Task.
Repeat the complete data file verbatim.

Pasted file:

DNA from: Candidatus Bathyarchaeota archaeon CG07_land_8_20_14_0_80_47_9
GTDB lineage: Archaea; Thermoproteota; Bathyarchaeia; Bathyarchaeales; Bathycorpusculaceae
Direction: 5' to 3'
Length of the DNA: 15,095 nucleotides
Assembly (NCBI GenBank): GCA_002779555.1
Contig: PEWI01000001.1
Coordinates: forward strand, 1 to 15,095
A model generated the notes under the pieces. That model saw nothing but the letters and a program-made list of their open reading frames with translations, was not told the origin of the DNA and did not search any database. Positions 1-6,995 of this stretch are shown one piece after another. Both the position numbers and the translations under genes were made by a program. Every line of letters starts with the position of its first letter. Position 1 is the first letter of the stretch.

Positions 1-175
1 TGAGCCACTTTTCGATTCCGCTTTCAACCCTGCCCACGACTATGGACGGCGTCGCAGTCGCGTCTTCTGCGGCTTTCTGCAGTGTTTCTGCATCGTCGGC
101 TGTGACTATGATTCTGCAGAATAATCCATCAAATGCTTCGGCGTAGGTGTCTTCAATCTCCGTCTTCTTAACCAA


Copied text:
DNA from: Candidatus Bathyarchaeota archaeon CG07_land_8_20_14_0_80_47_9
GTDB lineage: Archaea; Thermoproteota; Bathyarchaeia; Bathyarchaeales; Bathycorpusculaceae
Direction: 5' to 3'
Length of the DNA: 15,095 nucleotides
Assembly (NCBI GenBank): GCA_002779555.1
Contig: PEWI01000001.1
Coordinates: forward strand, 1 to 15,095
A model generated the notes under the pieces. That model saw nothing but the letters and a program-made list of their open reading frames with translations, was not told the origin of the DNA and did not search any database. Positions 1-6,995 of this stretch are shown one piece after another. Both the position numbers and the translations under genes were made by a program. Every line of letters starts with the position of its first letter. Position 1 is the first letter of the stretch.

Positions 1-175
1 TGAGCCACTTTTCGATTCCGCTTTCAACCCTGCCCACGACTATGGACGGCGTCGCAGTCGCGTCTTCTGCGGCTTTCTGCAGTGTTTCTGCATCGTCGGC
101 TGTGACTATGATTCTGCAGAATAATCCATCAAATGCTTCGGCGTAGGTGTCTTCAATCTCCGTCTTCTTAACCAA